The News of the World phone-hacking trial is still going on, and now a list of potential targets has been acquired by prosecutors. One well-known name on that list is Duchess of Cambridge, Kate Middleton. The list was written by a private investigator who is one of many being accused in the phone-hacking trial. It was used as evidence in the trial on Tuesday at London's Old Bailey court.
Rebekah Brooks and Andy Coulson, former editors at the News of the World tabloid, have been accused of conspiring "to intercept communications in the course of their transmission, without lawful authority" from October 2000 to August 2006.
Others accused in the phone-hacking trial include former News of the World employees Ian Edmondson, Stuart Kuttner, Greg Miskiw, Neville Thurlbeck and James Weatherup.
The charges they face specifically state they listened to "voice mail messages of well-known people."
A scanned copy of the handwritten list, titled "Target Evaluation" by private investigator Glenn Mulcaire, was released by the Crown Prosecution Service (CPS).
Mulcaire has admitted he illegally tapped cell phones and voice mails for Rupert Murdoch's News of the World.
Eighteen names, including Middleton's, were found on the list. Other names include Angelina Jolie's former stunt double, Eunice Huthart, London mayor Boris Johnson, royal aide Jamie Lowther Pinkteron, and celebrity public relations representative Max Clifford. SIx of the names on the list were edited due to privacy issues.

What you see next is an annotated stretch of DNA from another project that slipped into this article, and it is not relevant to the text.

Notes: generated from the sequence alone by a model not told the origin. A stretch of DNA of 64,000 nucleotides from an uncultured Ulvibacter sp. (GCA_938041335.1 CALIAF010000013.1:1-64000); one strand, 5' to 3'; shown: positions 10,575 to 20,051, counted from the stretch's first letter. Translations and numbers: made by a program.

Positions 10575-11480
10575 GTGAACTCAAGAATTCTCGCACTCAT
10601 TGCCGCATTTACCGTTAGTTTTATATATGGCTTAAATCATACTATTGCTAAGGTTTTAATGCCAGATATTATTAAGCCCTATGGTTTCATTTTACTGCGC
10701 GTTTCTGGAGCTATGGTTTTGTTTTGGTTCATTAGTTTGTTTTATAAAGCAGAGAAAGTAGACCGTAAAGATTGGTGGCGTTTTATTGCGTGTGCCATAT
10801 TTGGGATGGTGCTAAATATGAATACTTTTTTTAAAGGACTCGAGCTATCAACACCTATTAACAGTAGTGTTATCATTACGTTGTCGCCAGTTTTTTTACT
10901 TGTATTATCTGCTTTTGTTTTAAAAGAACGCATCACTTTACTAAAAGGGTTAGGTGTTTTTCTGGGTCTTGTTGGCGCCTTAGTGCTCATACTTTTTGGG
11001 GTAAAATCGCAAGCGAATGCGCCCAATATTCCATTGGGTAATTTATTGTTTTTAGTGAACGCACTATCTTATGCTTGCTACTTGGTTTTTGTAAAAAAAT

The CPS said, "Given the specific nature of this case, we must also consider the potential for repeat victimization of not only those involved in this case, but other possible victims, who may have also been the targets of phone-hacking."
Brooks, Coulson, Kuttner, Miskiw, Thurlbeck and Mulcaire also face charges of tapping into the voice mail of Milly Dowler, a British schoolgirl who went missing in 2002 and was later found dead.
Another set of charges Brooks is facing involves obstructing the police's investigation into phone hacking. She faces these charges along with her husband Charles Brooks and her personal assistant.
The hacking scandal had many questioning how police conducted their inquiries and started a public inquiry into journalistic ethics, as well as the relationship between the public and the press.